Westpac settles AUSTRAC money laundering case with $1.3 billion fine
Westpac has reached a deal with financial crime watchdog AUSTRAC to settle more than 23 million alleged breaches of anti-money laundering laws by paying a record $1.3 billion penalty.
The penalty is the biggest in Australian corporate history, and is almost double the previous record $700 million fine paid by the Commonwealth Bank for almost 54,000 money laundering breaches, revealed by the ABC in 2017.
In a statement, AUSTRAC said Westpac had admitted to breaching the Anti-Money Laundering and Counter-Terrorism Financing Act more than 23 million times.
These breaches included a failure to properly report more than 19.5 million international funds transfer instructions (IFTI) amounting to more than $11 billion.
AUSTRAC said the breaches included suspicious transactions associated with possible child exploitation as well as failure to assess risks of money laundering and terrorism financing.
“Our role is to harden the financial system against serious crime and terrorism financing and this penalty reflects the serious and systemic nature of Westpac’s non-compliance,” AUSTRAC chief executive Nicole Rose said in the statement.
“Westpac’s failure to implement effective transaction monitoring programs, and its failure to submit IFTI reports to AUSTRAC and apply enhanced customer due diligence in relation to suspicious transactions, meant AUSTRAC and law enforcement were missing critical intelligence to support police investigations.”
In a statement, Westpac’s chief executive Peter King once again apologised for the contraventions.
“We are committed to fixing the issues to ensure that these mistakes do not happen again. This has been my number one priority,” he said.
“We have also closed down relevant products and reported all relevant historical transactions.”
Treasurer Josh Frydenberg welcomed the settlement.
“This is a very significant penalty, and it reflects the significance of the offences here,” he told ABC Radio Melbourne.
“This should not have happened.
“Westpac are obviously taking steps to ensure it doesn’t happen again, but it’s also a message to all other financial institutions that AUSTRAC will take action where necessary to ensure that the law is complied with.”
Shadow Home Affairs Minister Kristina Keneally described Westpac’s announcement as “extraordinary”, and the bank’s lack of appropriate financial monitoring as a “massive failure”.
“What is incredibly distressing was the extent to which some of this money laundering appears to have been linked to child sexual exploitation,” Senator Keneally said.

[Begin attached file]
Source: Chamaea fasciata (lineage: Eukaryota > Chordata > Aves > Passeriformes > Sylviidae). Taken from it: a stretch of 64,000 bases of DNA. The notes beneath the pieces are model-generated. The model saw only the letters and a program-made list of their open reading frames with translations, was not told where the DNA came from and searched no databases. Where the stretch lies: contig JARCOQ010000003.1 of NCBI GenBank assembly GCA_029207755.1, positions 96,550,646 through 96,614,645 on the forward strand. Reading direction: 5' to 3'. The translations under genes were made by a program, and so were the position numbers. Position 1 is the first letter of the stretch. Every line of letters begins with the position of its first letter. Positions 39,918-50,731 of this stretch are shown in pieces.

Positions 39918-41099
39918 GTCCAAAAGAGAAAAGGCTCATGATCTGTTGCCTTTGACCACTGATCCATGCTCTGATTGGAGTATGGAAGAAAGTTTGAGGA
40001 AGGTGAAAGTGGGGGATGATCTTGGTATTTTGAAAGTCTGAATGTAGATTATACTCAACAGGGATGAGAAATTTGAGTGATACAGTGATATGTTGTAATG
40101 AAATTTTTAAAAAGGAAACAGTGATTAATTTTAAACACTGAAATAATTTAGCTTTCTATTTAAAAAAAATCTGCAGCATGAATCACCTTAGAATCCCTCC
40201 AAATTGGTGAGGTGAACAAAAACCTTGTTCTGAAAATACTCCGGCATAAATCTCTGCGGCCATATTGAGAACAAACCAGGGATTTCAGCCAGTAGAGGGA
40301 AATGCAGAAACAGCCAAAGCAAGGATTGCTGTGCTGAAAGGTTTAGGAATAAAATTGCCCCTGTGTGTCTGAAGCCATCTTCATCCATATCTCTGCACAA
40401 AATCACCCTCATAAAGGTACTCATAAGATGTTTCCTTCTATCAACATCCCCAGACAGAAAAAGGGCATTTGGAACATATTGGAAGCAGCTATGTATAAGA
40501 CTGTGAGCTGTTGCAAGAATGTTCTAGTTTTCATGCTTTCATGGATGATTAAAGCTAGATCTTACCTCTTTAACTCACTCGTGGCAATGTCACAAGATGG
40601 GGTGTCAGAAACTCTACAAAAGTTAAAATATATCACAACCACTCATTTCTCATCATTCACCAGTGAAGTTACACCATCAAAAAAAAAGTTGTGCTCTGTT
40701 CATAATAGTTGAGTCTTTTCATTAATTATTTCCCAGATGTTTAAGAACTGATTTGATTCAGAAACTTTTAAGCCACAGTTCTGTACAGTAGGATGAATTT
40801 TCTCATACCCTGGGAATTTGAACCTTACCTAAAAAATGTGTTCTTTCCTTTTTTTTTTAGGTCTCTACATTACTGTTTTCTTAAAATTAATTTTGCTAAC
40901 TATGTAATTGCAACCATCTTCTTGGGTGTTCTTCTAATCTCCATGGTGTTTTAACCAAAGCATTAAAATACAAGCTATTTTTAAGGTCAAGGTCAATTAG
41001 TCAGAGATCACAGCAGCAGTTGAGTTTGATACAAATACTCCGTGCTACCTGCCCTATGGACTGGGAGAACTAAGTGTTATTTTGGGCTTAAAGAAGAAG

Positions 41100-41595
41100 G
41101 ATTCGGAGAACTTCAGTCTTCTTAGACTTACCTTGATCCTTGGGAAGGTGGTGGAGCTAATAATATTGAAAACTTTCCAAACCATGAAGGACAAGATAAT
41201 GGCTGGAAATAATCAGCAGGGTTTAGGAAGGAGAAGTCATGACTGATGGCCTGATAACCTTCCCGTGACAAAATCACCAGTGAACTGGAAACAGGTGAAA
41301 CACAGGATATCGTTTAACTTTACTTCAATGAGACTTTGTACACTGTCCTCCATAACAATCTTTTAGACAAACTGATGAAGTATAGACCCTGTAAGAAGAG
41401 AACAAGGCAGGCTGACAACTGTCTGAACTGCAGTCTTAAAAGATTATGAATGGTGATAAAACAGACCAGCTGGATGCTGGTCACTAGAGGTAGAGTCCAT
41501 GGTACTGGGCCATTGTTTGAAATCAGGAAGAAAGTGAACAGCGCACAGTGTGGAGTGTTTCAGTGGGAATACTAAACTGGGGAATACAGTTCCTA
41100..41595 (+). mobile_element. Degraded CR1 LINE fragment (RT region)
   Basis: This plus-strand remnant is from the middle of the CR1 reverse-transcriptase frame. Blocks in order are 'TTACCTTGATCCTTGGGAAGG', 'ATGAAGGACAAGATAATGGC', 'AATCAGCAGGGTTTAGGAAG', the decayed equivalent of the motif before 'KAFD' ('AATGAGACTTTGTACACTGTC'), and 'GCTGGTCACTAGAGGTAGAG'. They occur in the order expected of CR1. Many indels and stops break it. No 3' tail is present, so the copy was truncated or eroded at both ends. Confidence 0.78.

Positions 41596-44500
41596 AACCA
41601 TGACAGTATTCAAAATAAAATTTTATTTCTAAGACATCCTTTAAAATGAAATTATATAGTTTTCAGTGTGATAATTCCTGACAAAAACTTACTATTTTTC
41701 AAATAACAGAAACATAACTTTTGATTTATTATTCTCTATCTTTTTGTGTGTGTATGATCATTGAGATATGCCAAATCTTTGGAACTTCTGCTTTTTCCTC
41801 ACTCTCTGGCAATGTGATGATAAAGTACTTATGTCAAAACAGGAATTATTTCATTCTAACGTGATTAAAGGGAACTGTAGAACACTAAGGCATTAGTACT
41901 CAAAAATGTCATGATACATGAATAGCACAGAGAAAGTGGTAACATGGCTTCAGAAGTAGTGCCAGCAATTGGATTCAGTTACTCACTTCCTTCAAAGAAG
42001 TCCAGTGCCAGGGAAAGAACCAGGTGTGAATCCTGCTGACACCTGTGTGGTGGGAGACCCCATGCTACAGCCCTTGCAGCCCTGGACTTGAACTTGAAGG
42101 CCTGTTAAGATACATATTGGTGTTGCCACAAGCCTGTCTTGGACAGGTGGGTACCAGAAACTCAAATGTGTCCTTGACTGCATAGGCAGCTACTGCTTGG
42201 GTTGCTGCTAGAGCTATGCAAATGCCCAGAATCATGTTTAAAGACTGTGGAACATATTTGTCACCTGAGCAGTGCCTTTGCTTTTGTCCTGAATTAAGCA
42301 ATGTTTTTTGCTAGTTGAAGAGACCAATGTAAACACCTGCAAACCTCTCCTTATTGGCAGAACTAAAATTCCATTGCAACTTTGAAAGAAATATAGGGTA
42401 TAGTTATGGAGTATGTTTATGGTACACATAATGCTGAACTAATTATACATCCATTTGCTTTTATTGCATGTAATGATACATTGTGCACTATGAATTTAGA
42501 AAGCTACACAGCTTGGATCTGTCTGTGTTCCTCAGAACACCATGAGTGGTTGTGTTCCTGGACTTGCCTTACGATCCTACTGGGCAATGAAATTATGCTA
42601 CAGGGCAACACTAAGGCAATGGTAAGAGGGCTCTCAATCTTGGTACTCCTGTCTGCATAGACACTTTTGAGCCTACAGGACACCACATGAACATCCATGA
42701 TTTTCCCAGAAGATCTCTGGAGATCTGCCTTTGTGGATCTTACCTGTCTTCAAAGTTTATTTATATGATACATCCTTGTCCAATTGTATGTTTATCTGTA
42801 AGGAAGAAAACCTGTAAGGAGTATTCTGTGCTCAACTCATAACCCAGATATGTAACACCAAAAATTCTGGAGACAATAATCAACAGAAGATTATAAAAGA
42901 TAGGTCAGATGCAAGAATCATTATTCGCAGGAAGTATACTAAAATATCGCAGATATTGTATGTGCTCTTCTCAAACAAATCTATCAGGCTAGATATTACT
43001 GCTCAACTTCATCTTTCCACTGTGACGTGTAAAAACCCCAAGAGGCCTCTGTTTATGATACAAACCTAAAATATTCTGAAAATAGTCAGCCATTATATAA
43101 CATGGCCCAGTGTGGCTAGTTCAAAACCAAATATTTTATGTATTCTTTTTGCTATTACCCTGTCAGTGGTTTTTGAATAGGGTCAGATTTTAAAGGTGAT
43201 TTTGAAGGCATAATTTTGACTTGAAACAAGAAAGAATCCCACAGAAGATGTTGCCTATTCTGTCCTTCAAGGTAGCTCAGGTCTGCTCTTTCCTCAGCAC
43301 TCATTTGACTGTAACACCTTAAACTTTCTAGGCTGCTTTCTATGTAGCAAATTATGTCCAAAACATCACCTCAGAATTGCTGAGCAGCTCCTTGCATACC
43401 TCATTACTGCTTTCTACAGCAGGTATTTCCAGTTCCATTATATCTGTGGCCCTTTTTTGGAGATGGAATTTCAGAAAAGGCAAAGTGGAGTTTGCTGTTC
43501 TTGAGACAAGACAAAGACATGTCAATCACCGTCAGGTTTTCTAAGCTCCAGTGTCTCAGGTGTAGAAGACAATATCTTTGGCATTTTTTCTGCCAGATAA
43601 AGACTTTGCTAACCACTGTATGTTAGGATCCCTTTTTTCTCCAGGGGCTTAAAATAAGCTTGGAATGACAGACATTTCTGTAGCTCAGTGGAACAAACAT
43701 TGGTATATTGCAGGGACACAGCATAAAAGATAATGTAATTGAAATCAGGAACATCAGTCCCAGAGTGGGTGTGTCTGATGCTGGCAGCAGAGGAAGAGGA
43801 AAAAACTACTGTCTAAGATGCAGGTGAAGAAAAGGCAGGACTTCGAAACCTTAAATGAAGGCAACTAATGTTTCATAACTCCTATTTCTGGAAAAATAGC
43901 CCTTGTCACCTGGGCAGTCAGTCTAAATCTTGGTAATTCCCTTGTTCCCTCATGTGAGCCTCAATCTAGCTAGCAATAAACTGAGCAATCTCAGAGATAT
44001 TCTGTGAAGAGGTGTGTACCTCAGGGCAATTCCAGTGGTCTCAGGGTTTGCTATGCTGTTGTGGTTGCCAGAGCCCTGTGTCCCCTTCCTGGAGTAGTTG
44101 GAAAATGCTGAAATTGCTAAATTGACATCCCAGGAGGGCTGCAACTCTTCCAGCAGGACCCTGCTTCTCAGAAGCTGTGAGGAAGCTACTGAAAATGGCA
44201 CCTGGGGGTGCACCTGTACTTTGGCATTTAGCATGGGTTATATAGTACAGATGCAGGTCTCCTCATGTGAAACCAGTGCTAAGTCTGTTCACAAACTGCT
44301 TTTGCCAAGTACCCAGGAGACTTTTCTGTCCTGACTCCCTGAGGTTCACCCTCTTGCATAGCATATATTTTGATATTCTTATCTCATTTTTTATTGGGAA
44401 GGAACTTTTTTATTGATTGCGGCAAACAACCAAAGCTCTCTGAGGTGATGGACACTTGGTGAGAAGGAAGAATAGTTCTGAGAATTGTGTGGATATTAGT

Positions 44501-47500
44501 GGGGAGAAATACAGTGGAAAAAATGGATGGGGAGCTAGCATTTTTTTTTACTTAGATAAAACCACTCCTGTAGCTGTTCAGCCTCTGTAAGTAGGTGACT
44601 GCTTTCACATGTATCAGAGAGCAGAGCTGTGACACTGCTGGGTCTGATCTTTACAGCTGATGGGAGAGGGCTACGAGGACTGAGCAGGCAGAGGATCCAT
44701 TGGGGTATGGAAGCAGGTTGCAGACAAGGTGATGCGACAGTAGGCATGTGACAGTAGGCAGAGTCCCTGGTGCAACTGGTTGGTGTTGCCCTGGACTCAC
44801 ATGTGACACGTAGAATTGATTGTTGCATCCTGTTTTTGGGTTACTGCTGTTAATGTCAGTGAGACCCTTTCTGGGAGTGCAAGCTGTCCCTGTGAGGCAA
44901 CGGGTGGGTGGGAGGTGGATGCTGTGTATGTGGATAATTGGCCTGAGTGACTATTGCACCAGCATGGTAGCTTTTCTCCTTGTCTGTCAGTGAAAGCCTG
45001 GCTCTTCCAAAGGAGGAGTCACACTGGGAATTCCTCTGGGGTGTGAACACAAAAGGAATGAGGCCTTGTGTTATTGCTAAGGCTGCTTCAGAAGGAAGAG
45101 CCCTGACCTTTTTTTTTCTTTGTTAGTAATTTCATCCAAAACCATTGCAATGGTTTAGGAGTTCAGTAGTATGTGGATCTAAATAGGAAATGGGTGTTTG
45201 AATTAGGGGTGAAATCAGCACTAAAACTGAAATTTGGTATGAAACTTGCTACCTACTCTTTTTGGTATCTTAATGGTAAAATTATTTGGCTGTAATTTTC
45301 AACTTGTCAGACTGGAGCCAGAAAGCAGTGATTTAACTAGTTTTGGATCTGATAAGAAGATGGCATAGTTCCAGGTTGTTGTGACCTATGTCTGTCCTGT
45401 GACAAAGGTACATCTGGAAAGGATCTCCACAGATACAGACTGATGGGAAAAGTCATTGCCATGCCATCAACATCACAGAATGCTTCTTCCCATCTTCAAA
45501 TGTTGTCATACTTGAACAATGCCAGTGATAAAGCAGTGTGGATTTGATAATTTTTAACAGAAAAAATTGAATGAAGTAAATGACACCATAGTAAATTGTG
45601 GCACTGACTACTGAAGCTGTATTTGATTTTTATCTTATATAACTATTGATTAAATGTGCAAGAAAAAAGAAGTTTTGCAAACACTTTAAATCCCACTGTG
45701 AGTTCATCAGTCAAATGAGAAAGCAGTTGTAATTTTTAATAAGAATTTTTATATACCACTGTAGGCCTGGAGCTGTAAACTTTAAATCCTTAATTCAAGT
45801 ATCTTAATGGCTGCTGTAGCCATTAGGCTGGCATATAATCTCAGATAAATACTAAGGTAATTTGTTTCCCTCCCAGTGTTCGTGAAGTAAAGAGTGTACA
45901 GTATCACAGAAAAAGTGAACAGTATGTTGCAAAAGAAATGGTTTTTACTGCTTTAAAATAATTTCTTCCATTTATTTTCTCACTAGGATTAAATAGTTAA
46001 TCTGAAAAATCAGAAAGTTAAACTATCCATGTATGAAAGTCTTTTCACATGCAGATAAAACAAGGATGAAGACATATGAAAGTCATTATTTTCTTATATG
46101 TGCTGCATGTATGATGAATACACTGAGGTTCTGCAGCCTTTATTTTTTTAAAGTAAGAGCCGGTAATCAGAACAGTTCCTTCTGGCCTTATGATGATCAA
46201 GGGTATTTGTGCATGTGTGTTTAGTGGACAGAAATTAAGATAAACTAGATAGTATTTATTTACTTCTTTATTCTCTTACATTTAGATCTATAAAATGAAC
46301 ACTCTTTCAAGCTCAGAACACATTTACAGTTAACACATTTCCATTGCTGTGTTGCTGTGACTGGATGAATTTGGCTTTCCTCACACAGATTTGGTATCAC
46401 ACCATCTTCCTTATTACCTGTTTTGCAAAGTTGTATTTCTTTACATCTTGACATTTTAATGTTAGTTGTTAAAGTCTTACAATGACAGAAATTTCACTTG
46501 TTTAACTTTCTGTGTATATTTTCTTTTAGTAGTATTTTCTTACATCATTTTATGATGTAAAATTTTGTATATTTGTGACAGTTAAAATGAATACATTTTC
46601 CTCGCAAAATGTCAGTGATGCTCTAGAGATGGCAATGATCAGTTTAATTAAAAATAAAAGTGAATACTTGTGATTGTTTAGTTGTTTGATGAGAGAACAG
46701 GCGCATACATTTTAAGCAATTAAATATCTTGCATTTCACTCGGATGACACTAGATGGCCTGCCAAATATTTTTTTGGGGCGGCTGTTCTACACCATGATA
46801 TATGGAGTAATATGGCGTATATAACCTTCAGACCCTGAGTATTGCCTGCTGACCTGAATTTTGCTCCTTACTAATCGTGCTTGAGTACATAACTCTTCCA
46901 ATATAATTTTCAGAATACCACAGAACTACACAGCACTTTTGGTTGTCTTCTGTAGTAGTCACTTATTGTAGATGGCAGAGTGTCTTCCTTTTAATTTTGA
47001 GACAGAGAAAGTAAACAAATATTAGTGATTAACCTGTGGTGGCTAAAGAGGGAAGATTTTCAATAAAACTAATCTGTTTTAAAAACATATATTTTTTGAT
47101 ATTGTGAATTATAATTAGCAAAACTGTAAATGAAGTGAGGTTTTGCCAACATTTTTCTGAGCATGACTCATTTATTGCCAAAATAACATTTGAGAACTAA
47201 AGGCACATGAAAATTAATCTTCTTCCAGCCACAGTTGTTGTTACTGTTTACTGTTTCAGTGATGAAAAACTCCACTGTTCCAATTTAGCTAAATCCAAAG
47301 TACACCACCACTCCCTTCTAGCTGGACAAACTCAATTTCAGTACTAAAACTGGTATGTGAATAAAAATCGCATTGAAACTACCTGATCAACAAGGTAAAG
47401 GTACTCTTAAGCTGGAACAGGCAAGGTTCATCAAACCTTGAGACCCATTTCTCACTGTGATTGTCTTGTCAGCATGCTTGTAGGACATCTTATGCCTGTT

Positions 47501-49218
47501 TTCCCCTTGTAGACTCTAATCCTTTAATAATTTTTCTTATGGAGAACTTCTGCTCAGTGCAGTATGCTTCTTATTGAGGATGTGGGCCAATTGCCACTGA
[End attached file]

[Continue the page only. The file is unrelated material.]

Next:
She demanded the government push ahead with reforms to further strengthen anti-money laundering laws.
Management accountability still a FAR way off: Choice
The settlement with the Australian Transaction Reports and Analysis Centre (AUSTRAC) comes after intense legal negotiations with the financial crime agency in recent weeks.
Westpac had earlier set aside $900 million for a penalty after flagging that it intended to accept most of the charges levelled by AUSTRAC.
The scandal, which erupted in late 2019, forced the resignation of then Westpac chief executive Brian Hartzer and the retirement of chairman Lindsay Maxsted, along with other board and executive changes.
However, consumer group Choice said the lack of legal sanctions against Westpac’s senior management and board directors shows that personal executive accountability is still missing, given that shareholders will foot the bill for the penalty.
“This underlines the importance of the Federal Government acting on its commitment to pass the Financial Accountability Regime (FAR),” Choice’s chief executive Alan Kirkland said in a statement.
“If designed correctly, the FAR will be a game-changer for corporate culture in Australia’s financial services sector. Individual executives will not be able to hide behind large corporate pay-outs.
“This new regime will ensure that executives and senior managers of large financial institutions are subject to large civil penalties, disqualification, or deferred bonuses for breaches of the law.”
However, AUSTRAC’s boss argued the massive fine, and the fact some Westpac executives had lost their jobs, was a sufficient penalty.
“We don’t believe that there’s been criminal activity by the Westpac board,” Ms Rose said.
“If you look at the [agreed statement of facts] … it will actually take you through what we believe the failings were by the board, and they weren’t criminal.”
Ms Rose said the Westpac revelations, following the Commonwealth Bank’s penalty last year, had prompted banks and other organisations to be more diligent with their anti-money laundering requirements.
“Since the Commonwealth Bank action, we’ve had an incredible increase in suspicious matter reporting that’s come in,” she said.
“Businesses have really started to take this very, very seriously.”